“The other thing is, we need to talk to more people and talk to more diverse people,” Karris says. “And be open to see you know, where those conversations go, don’t always come into a conversation with an agenda.”
Creating and Strengthening Adult Friendships
When I moved back to an area I had previously lived in after being gone for 8 years (now as a widow), most of my friends still lived there, but didn’t try to connect with me. A year later, I decided to be the one to reach out. So now, I am very intentional about connecting with people. I schedule reminders to reach out to friends for lunch and to visit so we can chat and catch up.
“I think you hit the nail on the head– we need to be intentional,” Karris agrees. “We shouldn’t be afraid to be vulnerable, and we need to invest time, which I know as Americans is our least resource. We need to also listen to each other, instead of talking over each other and trying to show each other up. Purposely engaging in frequent, meaningful, in-person interactions, is the key.
“But part of that goes against our culture. I will admit that I am a workaholic,” she continues. And I used to think that this Gen Z concept of work/life balance was weak and unnecessary, if you love the job that you do. But I’m beginning to realize, as I’ve struggled with some things recently, but also with my colleagues, my friends, struggle with in the world that we live in. We’re supposed to be bosses at our job, we have to be the best mom and wife ever, and be supportive of our friends and active in the community. It’s a lot, and it’s too much. I’m now at the point where I’m like, ‘This is too much, and this is not a sustainable lifestyle.’ So you have to figure out for yourself the right balance of sleep, work, socializing with your friends and your family.”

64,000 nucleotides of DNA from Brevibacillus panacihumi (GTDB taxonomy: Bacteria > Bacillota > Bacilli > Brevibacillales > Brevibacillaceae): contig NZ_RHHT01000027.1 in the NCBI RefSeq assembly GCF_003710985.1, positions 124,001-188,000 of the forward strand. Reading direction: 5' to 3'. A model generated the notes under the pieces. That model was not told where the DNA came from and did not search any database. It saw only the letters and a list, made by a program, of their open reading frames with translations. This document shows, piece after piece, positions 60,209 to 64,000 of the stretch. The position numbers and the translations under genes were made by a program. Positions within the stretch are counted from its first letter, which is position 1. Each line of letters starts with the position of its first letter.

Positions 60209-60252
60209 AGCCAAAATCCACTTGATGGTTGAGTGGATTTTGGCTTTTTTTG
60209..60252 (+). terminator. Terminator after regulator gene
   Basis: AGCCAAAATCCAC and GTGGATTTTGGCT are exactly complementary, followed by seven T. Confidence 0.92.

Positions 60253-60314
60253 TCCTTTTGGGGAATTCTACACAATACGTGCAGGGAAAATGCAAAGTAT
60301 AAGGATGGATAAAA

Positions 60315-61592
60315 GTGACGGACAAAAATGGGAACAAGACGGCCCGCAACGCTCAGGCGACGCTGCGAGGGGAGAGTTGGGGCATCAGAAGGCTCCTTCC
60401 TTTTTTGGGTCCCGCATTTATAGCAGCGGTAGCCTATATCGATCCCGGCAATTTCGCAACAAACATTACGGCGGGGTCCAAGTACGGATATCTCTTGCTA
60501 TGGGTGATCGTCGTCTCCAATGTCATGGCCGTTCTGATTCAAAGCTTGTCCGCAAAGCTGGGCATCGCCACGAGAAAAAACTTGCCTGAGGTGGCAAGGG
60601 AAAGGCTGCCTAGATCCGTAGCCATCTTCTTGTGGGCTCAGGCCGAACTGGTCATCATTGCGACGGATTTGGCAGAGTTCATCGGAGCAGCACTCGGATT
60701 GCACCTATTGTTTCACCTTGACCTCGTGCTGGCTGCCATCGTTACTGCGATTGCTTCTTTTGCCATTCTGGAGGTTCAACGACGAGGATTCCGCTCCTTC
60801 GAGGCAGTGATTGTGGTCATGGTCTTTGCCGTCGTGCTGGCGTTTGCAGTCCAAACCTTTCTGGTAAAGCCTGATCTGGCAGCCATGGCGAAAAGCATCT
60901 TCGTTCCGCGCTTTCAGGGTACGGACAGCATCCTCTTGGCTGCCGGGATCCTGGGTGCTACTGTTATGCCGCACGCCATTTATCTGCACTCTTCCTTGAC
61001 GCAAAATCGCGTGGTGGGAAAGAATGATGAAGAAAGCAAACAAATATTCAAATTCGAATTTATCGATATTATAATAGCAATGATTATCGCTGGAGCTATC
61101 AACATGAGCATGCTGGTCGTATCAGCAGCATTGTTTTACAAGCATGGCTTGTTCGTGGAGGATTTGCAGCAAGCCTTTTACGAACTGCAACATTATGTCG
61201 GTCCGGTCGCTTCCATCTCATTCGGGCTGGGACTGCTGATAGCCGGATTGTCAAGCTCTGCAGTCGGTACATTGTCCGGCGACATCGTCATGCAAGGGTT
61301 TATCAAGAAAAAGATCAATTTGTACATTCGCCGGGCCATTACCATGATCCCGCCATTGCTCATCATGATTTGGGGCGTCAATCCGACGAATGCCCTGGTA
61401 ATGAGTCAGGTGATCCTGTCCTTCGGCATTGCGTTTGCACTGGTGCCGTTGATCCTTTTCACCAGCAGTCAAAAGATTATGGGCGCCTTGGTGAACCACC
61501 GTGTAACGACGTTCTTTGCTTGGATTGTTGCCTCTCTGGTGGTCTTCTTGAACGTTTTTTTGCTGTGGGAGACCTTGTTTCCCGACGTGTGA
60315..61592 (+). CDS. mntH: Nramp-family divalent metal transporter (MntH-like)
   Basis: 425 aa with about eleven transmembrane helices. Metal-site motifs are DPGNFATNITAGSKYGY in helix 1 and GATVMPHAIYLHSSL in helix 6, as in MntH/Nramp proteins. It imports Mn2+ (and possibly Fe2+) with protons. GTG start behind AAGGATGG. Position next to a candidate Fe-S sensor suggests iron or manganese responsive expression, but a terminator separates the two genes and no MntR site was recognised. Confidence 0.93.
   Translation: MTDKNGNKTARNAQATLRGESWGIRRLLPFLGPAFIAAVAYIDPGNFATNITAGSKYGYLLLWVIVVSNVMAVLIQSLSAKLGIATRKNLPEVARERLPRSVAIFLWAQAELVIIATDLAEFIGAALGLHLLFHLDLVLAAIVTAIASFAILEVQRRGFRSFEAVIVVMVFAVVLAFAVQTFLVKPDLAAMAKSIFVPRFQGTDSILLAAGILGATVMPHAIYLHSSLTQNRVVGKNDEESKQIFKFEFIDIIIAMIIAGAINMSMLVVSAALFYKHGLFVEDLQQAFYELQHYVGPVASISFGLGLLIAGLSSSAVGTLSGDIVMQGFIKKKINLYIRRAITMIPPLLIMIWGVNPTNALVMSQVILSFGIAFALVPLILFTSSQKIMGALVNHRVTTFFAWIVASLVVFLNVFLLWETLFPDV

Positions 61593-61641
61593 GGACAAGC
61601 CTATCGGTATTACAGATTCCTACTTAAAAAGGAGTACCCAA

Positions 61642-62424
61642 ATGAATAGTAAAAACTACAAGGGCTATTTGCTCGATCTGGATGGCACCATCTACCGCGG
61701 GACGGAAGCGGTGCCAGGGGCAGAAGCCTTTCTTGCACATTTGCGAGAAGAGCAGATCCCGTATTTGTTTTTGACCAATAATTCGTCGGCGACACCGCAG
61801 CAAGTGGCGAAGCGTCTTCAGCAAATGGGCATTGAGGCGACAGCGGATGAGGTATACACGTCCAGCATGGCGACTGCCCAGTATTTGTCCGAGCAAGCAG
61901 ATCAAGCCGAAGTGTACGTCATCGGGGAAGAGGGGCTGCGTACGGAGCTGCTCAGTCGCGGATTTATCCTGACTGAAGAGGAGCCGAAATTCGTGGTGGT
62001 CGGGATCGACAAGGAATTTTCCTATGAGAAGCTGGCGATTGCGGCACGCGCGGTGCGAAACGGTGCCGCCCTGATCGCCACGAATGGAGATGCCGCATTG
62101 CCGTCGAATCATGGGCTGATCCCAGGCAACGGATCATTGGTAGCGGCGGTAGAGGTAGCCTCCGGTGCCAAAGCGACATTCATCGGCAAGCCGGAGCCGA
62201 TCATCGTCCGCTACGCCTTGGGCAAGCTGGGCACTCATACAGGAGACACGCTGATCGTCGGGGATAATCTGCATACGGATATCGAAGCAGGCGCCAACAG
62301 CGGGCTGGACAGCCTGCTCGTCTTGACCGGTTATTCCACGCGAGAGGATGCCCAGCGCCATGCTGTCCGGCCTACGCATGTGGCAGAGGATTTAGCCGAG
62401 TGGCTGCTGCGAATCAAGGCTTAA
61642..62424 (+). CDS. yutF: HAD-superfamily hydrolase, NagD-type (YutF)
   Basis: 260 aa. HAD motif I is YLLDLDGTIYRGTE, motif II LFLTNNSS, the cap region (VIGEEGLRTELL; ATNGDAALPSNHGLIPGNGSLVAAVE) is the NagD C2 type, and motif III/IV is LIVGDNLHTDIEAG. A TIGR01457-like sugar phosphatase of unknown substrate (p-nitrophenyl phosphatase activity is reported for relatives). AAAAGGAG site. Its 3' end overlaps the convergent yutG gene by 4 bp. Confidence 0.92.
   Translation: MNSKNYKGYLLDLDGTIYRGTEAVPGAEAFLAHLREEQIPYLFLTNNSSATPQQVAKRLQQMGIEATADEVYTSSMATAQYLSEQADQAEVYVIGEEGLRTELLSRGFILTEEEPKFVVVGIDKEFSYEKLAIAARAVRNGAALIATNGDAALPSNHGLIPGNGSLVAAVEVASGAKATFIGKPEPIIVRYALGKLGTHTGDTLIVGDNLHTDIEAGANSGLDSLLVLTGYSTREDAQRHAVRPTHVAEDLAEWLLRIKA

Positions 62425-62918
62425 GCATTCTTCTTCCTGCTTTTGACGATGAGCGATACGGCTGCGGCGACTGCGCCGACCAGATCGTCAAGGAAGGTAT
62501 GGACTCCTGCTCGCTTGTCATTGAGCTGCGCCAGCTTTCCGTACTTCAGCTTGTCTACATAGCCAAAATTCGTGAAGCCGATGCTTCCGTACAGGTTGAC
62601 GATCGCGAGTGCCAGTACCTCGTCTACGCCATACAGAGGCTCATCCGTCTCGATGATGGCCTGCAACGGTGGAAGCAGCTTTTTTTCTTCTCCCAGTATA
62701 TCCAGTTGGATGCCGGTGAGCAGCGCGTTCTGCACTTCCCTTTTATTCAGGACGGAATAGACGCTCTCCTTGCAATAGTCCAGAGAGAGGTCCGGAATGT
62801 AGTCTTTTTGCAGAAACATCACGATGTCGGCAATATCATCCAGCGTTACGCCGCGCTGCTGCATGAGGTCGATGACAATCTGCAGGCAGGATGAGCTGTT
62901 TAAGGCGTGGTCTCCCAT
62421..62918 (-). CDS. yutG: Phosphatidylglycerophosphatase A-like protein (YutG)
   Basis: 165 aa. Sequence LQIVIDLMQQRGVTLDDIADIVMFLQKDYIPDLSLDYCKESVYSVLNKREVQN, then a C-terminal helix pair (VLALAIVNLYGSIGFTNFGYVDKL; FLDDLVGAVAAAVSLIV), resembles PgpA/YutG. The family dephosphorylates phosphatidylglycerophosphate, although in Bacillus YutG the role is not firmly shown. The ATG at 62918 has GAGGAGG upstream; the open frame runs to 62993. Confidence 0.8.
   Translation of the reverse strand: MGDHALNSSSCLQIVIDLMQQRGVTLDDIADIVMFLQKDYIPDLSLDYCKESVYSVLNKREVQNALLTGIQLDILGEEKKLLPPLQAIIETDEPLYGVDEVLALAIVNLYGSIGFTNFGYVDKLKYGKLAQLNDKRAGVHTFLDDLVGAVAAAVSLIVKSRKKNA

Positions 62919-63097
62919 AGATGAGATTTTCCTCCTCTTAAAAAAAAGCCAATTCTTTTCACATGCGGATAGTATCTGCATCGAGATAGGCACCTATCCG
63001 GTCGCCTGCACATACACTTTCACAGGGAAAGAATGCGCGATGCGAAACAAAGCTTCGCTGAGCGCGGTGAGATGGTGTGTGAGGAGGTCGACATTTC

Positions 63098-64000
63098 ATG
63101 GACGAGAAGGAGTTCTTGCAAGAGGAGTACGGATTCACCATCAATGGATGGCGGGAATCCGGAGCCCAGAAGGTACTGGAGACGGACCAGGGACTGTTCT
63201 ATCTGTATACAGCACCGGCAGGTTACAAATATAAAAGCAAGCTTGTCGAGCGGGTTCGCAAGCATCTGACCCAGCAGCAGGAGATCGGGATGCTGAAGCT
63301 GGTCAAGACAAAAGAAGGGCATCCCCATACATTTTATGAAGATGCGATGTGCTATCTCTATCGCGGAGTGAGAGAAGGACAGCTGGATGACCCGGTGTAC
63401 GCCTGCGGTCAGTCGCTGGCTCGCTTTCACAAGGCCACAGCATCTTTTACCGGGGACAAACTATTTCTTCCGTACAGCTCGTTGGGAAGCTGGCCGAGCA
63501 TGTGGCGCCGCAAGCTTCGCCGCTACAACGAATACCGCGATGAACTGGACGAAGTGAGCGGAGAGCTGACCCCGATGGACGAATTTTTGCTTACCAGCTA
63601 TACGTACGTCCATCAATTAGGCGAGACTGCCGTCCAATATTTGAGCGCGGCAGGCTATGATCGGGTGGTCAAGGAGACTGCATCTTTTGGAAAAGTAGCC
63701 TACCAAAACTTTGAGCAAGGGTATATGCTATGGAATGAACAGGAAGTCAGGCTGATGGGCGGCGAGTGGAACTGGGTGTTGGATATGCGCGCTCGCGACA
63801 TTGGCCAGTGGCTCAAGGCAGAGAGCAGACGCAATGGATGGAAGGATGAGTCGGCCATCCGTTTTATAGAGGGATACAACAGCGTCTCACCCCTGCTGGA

Hamlett has a lot of thoughts about ways we can re-connect with each other (for real– not with tech). “I don’t know if this is just related to the comparisons that happen on social media. And seeing the Kardashians and people on TV who seem just beautiful and rich and happy that I think everyone’s focused on striving, some people are obviously surviving, [because] you need money to live, you have to work. I think in addition to kind of the escape of the internet, I think we all pretty much live in a rat race at this point, where everyone’s rushing around, [with] no time for themselves, trying to take care of kids trying to take kids to every sport the school has, trying to keep up with work trying to keep their marriage and relationship together, and trying to see family. It becomes this thing where we’re on autopilot, running around and not really spending time together the old-fashioned way.”